George W. Bush has done more to better the environment than any Commander-in-Chief since TR.
Okay, it was an accident. Call it the “law of unintended consequences,” but give credit where credit is due.
The President’s reckless economic policy of tax cuts combined with the specter of war without end in Iraq/Iran/Afghanistan/Pakistan has contributed mightily to the demise of the U.S. dollar. Worldwide confidence in the U.S. dollar is kaput.
The price of oil is pegged to the value of the ever-cheapening dollar, which is among reasons why the sheiks say they are jacking up prices. Things have gotten so out of whack, “our friends the Saudis” have called for an emergency summit on oil prices.
The silver lining of Bush’s mismanagement: things are pretty rosy on the environmental front. The President has single-handedly achieved what environmentalists failed to do for years: end America’s love affair with the SUV.
General Motors has put the Hummer, the symbol of SUV excess, division on the auction block. Americans are abandoning their gas-guzzling SUVs as fast as they can push them to dealerships, trading them in for compacts that are unfortunately produced mostly by Japanese automakers. [Toyota thinks it may outsell GM here this year, dealing another psychological blow to Detroit’s Shrinking Three.]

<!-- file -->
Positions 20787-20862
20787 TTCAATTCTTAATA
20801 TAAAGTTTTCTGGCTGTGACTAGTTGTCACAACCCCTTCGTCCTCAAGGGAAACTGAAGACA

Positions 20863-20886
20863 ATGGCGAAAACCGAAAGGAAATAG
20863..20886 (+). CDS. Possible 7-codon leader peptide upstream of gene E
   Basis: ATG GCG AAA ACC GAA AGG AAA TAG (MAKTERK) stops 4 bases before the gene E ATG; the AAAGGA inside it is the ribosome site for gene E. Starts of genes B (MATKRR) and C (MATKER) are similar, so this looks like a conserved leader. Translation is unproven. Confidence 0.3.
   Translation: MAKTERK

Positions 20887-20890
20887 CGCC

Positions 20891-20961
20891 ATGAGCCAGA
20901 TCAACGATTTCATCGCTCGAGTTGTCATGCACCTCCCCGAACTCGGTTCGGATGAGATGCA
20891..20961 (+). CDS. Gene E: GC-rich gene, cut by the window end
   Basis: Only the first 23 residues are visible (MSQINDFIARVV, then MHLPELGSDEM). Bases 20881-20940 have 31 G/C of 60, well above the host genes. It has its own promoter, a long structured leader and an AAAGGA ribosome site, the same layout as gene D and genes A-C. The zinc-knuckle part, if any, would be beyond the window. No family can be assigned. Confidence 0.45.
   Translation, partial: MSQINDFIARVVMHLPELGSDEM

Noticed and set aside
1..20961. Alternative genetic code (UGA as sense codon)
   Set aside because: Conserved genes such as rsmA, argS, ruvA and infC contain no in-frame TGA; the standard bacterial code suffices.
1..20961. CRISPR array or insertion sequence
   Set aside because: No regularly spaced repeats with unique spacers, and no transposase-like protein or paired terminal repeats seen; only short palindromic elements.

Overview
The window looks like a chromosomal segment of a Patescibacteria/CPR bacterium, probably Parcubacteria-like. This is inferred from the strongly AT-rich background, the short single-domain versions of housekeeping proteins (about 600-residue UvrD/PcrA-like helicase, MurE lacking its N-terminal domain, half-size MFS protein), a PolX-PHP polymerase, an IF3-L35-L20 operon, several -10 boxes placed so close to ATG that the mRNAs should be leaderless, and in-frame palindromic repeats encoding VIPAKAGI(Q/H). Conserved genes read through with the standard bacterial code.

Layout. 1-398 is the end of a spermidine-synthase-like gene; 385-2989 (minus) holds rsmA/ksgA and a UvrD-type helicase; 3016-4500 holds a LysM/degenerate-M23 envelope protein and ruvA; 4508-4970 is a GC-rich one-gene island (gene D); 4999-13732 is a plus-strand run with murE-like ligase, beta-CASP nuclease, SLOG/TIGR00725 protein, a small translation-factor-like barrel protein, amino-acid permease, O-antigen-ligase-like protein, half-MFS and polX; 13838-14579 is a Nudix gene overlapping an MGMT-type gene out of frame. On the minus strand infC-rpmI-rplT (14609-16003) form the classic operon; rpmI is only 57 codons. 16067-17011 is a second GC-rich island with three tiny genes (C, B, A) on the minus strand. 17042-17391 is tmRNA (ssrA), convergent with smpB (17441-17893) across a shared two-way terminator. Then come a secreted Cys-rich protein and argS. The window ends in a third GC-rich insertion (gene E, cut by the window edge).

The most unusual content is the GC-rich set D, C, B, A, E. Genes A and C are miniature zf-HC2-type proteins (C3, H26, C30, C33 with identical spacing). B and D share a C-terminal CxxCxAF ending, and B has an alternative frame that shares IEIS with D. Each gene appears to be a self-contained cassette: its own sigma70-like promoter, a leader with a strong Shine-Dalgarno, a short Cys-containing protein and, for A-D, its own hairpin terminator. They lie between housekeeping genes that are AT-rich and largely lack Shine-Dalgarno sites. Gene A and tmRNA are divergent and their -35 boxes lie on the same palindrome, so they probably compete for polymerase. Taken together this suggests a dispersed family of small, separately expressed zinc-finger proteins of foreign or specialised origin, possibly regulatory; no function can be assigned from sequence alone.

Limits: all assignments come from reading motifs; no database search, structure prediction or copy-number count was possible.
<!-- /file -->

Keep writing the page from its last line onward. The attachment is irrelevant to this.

Dubya’s policies ensure there will be lower levels of pollution this summer as families drive less because they can’t afford to pay for gas that costs $4 a-gallon and rising. Cash-strapped airlines are canceling flights — and laying off tens of thousands — because they can’t afford pump prices “Staycation” is now a travel industry buzz word. “Nocation” may be more apt.
Cleveland Whiteside, of Mississippi, is the poster boy of Bush’s environmental achievement. Whiteside had his Jeep Cherokee repossessed because he “paid so much for gas to get to work, I couldn’t pay my payments anymore,” he told the Times. Tim Slack, a sociologist at Louisiana State University, added: “As gas prices rise, working less could be the economically rational choice.”
The President has more good news for the environment. His saber-rattling over Iran (“All options remain on the table”) over its nuclear program has the world’s energy markets on edge. Crude now priced at $134.66 will easily shatter the $200 mark if Iran’s nuclear facilities are attacked.
That would keep even more Americans off the roads, and spur a Marshall Plan-like development of alternative fuels under an Obama Administration.
Greenpeace might find the words hard to say, but its leaders should salute the President with a toast of “Bushie, You’re Doing a Heckuva Job!